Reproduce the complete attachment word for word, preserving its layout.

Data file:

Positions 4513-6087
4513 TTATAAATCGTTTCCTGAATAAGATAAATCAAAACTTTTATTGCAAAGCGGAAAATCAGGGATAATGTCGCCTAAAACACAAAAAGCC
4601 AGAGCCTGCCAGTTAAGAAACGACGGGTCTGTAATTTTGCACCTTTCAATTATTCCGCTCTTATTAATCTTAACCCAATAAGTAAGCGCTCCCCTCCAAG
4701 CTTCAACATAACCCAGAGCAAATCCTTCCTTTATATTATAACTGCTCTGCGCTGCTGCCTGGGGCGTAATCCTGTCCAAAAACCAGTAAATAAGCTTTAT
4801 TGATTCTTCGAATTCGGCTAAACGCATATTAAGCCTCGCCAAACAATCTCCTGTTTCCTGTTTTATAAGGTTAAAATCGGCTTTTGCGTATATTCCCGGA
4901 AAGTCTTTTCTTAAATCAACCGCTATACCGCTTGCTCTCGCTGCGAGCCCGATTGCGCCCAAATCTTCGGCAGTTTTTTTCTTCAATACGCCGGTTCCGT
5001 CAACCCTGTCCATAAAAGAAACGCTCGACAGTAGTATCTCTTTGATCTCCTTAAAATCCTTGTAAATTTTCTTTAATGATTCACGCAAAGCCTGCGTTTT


Positions 4513-6087
4513 TTATAAATCGTTTCCTGAATAAGATAAATCAAAACTTTTATTGCAAAGCGGAAAATCAGGGATAATGTCGCCTAAAACACAAAAAGCC
4601 AGAGCCTGCCAGTTAAGAAACGACGGGTCTGTAATTTTGCACCTTTCAATTATTCCGCTCTTATTAATCTTAACCCAATAAGTAAGCGCTCCCCTCCAAG
4701 CTTCAACATAACCCAGAGCAAATCCTTCCTTTATATTATAACTGCTCTGCGCTGCTGCCTGGGGCGTAATCCTGTCCAAAAACCAGTAAATAAGCTTTAT
4801 TGATTCTTCGAATTCGGCTAAACGCATATTAAGCCTCGCCAAACAATCTCCTGTTTCCTGTTTTATAAGGTTAAAATCGGCTTTTGCGTATATTCCCGGA
4901 AAGTCTTTTCTTAAATCAACCGCTATACCGCTTGCTCTCGCTGCGAGCCCGATTGCGCCCAAATCTTCGGCAGTTTTTTTCTTCAATACGCCGGTTCCGT
5001 CAACCCTGTCCATAAAAGAAACGCTCGACAGTAGTATCTCTTTGATCTCCTTAAAATCCTTGTAAATTTTCTTTAATGATTCACGCAAAGCCTGCGTTTT